Cover: Exploring the Impact of COVID-19 on Social Services for Vulnerable Populations in Los Angeles

Exploring the Impact of COVID-19 on Social Services for Vulnerable Populations in Los Angeles

Lessons Learned from Community Providers

Published Aug 24, 2020

by Stephanie Brooks Holliday, Sarah B. Hunter, Alex R. Dopp, Margaret Chamberlin, Martin Y. Iguchi

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Research Questions

  1. How are service providers in Los Angeles County responding to the COVID-19 pandemic?
  2. What are the lessons learned from and innovative strategies for dealing with the pandemic for social services organizations?

The speed and scale of the coronavirus disease 2019 (COVID-19) pandemic has disrupted the social safety net in the United States. This includes social services organizations that support both individuals currently experiencing or at risk of homelessness and those involved with the criminal justice system.

The authors of this report conducted semistructured interviews with representatives from social services organizations in Los Angeles County. These interviews assessed how these service providers are responding to COVID-19. The interviews also uncovered lessons learned and innovative strategies for dealing with the pandemic that could be more broadly disseminated. The authors recount these interviews and lessons learned, and provide recommendations for social services organizations.

Key Findings

  • Organizations relied on information from a variety of sources when developing their pandemic response plans, including national and international health–related organizations, state and local public health agencies, and internal expertise.
  • Most providers have shifted to providing virtual services, including video- and telephone-based care. Community-based work has continued, when essential, with additional safety protocols (e.g., use of personal protective equipment, staggered shifts).
  • Facilitators (i.e., facilitating factors) of continued services included available technology, additional funding, proactive organizational leadership, dedicated staff, and organizational flexibility.
  • Barriers to providing services included a lack of technology access among clients, reductions in revenue and workforce, difficulties having clients maintain shelter-in-place procedures, and additional stressors on staff.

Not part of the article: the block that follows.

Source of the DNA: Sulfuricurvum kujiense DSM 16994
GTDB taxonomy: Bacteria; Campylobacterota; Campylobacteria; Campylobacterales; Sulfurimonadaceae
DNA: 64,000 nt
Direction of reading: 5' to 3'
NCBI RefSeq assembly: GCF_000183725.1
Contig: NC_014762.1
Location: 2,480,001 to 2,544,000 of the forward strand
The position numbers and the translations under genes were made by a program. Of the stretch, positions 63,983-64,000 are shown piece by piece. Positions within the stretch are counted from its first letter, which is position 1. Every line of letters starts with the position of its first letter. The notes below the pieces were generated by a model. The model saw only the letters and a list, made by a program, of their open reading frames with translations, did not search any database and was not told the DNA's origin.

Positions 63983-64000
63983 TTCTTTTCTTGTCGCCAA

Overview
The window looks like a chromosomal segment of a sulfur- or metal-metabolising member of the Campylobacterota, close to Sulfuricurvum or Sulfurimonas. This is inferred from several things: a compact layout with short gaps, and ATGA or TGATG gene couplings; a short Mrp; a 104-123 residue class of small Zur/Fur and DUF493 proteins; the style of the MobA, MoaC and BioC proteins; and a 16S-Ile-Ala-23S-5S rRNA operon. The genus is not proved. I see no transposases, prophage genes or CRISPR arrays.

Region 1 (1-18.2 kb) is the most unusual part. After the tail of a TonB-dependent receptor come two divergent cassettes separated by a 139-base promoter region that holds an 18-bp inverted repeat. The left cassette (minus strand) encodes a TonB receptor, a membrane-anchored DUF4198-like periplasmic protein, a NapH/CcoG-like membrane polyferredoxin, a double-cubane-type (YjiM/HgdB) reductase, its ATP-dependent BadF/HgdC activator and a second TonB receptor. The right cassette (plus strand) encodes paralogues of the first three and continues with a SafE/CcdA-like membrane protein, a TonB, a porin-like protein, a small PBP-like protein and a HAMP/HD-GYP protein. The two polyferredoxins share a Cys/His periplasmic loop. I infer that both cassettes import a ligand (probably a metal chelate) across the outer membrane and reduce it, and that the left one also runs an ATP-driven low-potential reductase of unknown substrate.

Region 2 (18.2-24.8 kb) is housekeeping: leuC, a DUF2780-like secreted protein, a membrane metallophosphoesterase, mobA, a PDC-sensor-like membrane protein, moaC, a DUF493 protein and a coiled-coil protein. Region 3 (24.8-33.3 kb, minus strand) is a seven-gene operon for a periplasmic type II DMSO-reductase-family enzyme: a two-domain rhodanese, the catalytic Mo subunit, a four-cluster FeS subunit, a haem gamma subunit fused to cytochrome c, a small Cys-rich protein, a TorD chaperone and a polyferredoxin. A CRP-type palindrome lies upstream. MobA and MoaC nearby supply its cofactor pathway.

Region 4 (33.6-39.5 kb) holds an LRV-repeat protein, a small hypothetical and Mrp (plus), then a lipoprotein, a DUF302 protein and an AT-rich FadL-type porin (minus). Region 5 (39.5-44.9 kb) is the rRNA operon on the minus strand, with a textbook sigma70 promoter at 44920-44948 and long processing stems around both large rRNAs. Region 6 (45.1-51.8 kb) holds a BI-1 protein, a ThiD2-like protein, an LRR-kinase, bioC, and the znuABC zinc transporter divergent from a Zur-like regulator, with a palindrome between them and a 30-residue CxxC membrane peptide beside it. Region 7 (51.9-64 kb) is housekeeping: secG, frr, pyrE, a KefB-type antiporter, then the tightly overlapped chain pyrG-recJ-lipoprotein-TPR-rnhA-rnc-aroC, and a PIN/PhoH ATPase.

• COVID-19 has the potential to disproportionately affect individuals experiencing or at risk for homelessness, or who are involved with the criminal justice system. These individuals might have decreased access to services, more adverse economic and behavioral health outcomes, more difficulty determining what is accurate information, and an increased exposure risk.
  • When creating plans to guide providers' responses to future phases of the pandemic, providers could consider ways to increase client access technology, measure and address inequities, and leverage increased policy flexibility to speed access to services. Supporting staff well-being and health is also critical.


  • Provide psychoeducation to clients regarding COVID-19 to address misperceptions or challenges identifying accurate sources of information.
  • Increase client access to technology, including providing devices (e.g., smart phones) and expanding public Wi-Fi access.
  • Help clients become more comfortable with technology-enabled care, such as through the use of existing training curricula.
  • Focus on equity issues because the COVID-19 pandemic is creating disproportionate impacts that will likely widen over time.
  • Continue to enforce safety protocols, including use of COVID-19 testing and personal protective equipment, as well as physical distancing.
  • Leverage increased policy flexibility to speed access to services.
  • Support staff well-being and health, such as by providing opportunities for consultation or making staff aware of resources for providers on the front lines of pandemic response.
  • Develop disease outbreak–response plans to increase future preparedness, which might include plans for ensuring adequate supplies and a leadership structure for rapid response.

Research conducted by

Funding for this research was provided by gifts from Pardee RAND Graduate School supporters and income from operations. This research was conducted in the Justice Policy Program within RAND Social and Economic Well-Being.

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